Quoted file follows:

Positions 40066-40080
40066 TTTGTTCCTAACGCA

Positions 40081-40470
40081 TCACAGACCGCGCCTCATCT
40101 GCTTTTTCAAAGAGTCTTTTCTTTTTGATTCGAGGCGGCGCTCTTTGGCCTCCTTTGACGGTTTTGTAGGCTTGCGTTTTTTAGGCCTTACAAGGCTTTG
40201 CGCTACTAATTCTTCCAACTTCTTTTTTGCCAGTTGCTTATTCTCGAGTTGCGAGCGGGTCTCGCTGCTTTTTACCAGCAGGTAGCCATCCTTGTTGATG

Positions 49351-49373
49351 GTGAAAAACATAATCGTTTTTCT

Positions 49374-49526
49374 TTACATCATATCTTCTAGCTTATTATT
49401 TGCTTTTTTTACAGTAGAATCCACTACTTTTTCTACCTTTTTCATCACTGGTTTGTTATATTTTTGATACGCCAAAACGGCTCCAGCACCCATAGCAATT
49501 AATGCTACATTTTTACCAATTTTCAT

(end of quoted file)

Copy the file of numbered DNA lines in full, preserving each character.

Positions 40066-40080
40066 TTTGTTCCTAACGCA

Positions 40081-40470
40081 TCACAGACCGCGCCTCATCT
40101 GCTTTTTCAAAGAGTCTTTTCTTTTTGATTCGAGGCGGCGCTCTTTGGCCTCCTTTGACGGTTTTGTAGGCTTGCGTTTTTTAGGCCTTACAAGGCTTTG
40201 CGCTACTAATTCTTCCAACTTCTTTTTTGCCAGTTGCTTATTCTCGAGTTGCGAGCGGGTCTCGCTGCTTTTTACCAGCAGGTAGCCATCCTTGTTGATG

Positions 49351-49373
49351 GTGAAAAACATAATCGTTTTTCT

Positions 49374-49526
49374 TTACATCATATCTTCTAGCTTATTATT
49401 TGCTTTTTTTACAGTAGAATCCACTACTTTTTCTACCTTTTTCATCACTGGTTTGTTATATTTTTGATACGCCAAAACGGCTCCAGCACCCATAGCAATT
49501 AATGCTACATTTTTACCAATTTTCAT